The 1100-block of Pine Avenue in downtown Trail is closed to traffic this week as crews from Seko Construction install water and sewer service connections for the new gas station slated to open this summer. Photo: Sheri Regnier
Traffic change in downtown Trail this week

The 1100-block of Pine Avenue is closed to vehicles

A syringe is loaded with COVID-19 vaccine at a vaccination clinic run by Vancouver Coastal Health, in Richmond, B.C., Saturday, April 10, 2021. THE CANADIAN PRESS/Jonathan Hayward
Interior Health announces 89 cases of COVID-19 in the region

Currently, there are 900 active cases in the region

St. Joseph School Grade 2 student Zoey Kenny watches as Christopher Yates shows her how to string a new drum using hide from his own cows. Photo: Tyler Harper
VIDEO: With good intentions, Nelson school builds Métis drum

The St. Joseph School project is directed by parent Christopher Yates

Dr. Bonnie Henry gives her daily media briefing regarding Covid-19 for the province of British Columbia in Victoria, B.C, Monday, December 7, 2020. THE CANADIAN PRESS/Jonathan Hayward
B.C. urges people to stay in their neighbourhoods, discourages out-of-household meet-ups

Dr. Bonnie Henry says there should be no travel, even to the next city over

Dr. E. Kwok administers a COVID-19 vaccine to a recipient at a vaccination clinic run by Vancouver Coastal Health, in Richmond, B.C., Saturday, April 10, 2021. THE CANADIAN PRESS/Jonathan Hayward
Most Canadians plan to get COVID-19 vaccine, but safety fears drive hesitancy: poll

This comes as confidence in governments is plummeting in provinces being hit hardest by the pandemic

Marathon of Hope runner Terry Fox is shown in a 1981. (THE CANADIAN PRESS/CP)
Terry Fox’s legacy of resilience resonates during COVID-19 crisis, says brother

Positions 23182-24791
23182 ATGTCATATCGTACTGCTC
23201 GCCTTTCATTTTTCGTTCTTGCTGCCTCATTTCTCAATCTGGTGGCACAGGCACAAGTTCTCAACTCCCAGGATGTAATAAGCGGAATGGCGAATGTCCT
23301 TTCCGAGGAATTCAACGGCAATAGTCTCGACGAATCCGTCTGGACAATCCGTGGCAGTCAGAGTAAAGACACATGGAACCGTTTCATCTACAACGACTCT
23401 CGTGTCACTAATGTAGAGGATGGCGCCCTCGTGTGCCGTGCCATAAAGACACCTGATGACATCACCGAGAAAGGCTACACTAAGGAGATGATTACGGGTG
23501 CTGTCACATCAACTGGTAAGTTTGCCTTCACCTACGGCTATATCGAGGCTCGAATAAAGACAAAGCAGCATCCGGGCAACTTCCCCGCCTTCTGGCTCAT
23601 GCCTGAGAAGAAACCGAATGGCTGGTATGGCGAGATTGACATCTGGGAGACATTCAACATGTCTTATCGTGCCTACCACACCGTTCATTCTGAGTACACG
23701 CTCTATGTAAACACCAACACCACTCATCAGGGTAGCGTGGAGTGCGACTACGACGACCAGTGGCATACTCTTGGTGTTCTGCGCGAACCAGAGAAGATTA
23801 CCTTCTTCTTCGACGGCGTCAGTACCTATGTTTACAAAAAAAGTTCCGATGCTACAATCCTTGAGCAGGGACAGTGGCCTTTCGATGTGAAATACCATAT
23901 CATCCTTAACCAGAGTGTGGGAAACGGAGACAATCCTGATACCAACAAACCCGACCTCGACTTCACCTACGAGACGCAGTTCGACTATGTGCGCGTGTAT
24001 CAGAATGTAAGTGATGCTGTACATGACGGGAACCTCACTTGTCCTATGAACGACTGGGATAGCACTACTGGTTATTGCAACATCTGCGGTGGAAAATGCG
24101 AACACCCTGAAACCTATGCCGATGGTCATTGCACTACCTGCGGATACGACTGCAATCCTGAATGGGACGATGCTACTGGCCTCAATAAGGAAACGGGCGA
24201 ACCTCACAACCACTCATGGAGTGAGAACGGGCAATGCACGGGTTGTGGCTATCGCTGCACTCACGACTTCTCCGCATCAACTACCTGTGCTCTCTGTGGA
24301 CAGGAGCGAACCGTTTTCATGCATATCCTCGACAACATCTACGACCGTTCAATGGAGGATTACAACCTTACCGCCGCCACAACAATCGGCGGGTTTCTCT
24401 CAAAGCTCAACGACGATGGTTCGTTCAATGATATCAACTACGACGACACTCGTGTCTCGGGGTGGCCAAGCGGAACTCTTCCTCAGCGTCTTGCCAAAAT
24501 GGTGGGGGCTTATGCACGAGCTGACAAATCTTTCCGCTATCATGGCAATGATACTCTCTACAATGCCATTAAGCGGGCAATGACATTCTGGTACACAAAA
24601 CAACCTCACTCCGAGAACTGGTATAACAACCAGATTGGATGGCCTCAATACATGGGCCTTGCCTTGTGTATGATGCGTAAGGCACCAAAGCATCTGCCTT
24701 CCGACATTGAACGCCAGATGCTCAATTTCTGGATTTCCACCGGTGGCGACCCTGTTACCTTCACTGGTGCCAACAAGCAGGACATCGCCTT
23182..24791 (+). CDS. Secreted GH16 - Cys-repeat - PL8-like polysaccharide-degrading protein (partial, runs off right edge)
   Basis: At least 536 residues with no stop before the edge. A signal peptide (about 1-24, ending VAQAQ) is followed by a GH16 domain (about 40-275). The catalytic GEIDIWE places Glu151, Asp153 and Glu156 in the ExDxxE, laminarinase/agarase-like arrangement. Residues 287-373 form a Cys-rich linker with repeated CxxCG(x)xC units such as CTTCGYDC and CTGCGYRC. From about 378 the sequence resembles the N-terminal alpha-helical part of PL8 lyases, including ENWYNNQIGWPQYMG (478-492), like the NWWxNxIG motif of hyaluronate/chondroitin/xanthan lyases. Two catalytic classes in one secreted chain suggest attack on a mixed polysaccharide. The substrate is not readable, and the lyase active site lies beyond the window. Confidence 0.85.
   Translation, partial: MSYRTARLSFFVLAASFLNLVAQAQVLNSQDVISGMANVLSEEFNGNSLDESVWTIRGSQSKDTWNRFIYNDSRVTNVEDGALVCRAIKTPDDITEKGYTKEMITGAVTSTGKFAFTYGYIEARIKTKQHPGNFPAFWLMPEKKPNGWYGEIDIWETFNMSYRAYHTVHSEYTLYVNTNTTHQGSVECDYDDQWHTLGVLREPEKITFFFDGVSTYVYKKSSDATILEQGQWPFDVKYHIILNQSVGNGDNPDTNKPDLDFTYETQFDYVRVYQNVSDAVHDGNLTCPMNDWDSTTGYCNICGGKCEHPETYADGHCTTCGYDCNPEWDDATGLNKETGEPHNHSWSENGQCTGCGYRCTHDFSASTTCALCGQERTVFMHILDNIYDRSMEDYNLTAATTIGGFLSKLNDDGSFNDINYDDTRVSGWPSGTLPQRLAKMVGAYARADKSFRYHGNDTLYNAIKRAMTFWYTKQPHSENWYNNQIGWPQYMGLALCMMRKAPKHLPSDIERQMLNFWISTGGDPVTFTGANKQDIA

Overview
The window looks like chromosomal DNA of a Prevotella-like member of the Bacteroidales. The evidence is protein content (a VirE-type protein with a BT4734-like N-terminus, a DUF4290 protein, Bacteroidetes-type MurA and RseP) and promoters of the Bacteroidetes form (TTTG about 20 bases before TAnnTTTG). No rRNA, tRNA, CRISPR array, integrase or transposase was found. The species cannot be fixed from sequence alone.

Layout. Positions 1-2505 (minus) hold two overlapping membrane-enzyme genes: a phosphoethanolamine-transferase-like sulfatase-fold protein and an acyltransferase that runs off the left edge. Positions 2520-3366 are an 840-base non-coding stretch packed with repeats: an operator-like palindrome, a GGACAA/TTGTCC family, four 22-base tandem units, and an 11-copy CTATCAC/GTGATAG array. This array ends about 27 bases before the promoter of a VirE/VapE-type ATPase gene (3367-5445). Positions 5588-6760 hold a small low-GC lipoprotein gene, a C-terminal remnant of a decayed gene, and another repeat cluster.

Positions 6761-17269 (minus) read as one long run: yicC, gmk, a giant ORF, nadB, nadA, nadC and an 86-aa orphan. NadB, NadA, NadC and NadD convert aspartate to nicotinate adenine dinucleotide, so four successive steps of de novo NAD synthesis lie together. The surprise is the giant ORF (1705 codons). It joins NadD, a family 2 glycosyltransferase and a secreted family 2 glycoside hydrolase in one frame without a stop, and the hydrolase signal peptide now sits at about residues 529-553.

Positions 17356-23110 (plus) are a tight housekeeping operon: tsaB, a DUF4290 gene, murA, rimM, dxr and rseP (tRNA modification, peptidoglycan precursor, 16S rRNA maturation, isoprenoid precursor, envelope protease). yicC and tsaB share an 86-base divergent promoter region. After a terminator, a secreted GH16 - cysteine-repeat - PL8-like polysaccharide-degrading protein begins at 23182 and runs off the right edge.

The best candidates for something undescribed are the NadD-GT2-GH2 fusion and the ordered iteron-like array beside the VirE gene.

Fred Fox said his brother’s legacy of resilience has taken on renewed resonance as COVID-19 rages on

A youth was arrested following a car crash on Wallace Street on Saturday, April 10. (Karl Yu/News Bulletin)
Onlookers laugh and jeer as B.C. teen beaten, then forced to strip and walk home

Police arrest older teen, call video shared on social media ‘disturbing’

A lady wears a sticker given out after receiving a COVID-19 vaccine at a clinic in Richmond, B.C., Saturday, April 10, 2021. THE CANADIAN PRESS
B.C.’s COVID-19 case count slows after last week’s peak

3,219 new cases since Friday, 18 additional deaths

North Cowichan councillor Tek Manhas did not violate the municipality’s code of conduct by posting a sexist meme on Facebook, council concludes. (File photo)
B.C. municipality to take no action against councillor who posted sexist meme

Tek Manhas’s meme doesn’t violate North Cowichan council’s code of conduct, municipality concludes

—Image: contributed
Indoor wine tastings still allowed in B.C., not considered a ‘social gathering’

“Tasting is really just part of the retail experience. The analogy I use is you wouldn’t buy a pair of pants without trying them on.”

A sign on a shop window indicates the store is closed in Ottawa, Monday March 23, 2020. The Canadian Federation of Independent Business is raising its estimate for the number of businesses that are considering the possibility of closing permanently. THE CANADIAN PRESS/Adrian Wyld
Small business struggling amid COVID-19 pandemic looks for aid in Liberals’ budget

President Dan Kelly said it is crucial to maintain programs to help businesses to the other side of the pandemic

Most Read